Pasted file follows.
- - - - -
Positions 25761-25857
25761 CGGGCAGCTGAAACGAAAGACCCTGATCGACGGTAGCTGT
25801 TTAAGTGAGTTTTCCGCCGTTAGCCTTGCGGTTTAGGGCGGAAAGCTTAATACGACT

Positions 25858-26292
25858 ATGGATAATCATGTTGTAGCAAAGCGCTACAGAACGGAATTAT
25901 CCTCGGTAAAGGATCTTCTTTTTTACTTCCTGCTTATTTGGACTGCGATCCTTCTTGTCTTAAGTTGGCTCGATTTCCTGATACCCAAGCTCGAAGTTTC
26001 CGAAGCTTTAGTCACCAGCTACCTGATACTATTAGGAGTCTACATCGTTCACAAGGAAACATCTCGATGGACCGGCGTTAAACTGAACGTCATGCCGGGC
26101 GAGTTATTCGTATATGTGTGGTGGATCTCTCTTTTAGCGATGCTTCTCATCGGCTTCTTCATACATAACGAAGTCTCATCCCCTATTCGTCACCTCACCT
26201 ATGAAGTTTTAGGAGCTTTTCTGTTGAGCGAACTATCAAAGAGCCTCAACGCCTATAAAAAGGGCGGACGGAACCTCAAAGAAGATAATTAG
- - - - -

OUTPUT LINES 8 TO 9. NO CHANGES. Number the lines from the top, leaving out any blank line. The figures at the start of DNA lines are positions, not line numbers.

26101 GAGTTATTCGTATATGTGTGGTGGATCTCTCTTTTAGCGATGCTTCTCATCGGCTTCTTCATACATAACGAAGTCTCATCCCCTATTCGTCACCTCACCT
26201 ATGAAGTTTTAGGAGCTTTTCTGTTGAGCGAACTATCAAAGAGCCTCAACGCCTATAAAAAGGGCGGACGGAACCTCAAAGAAGATAATTAG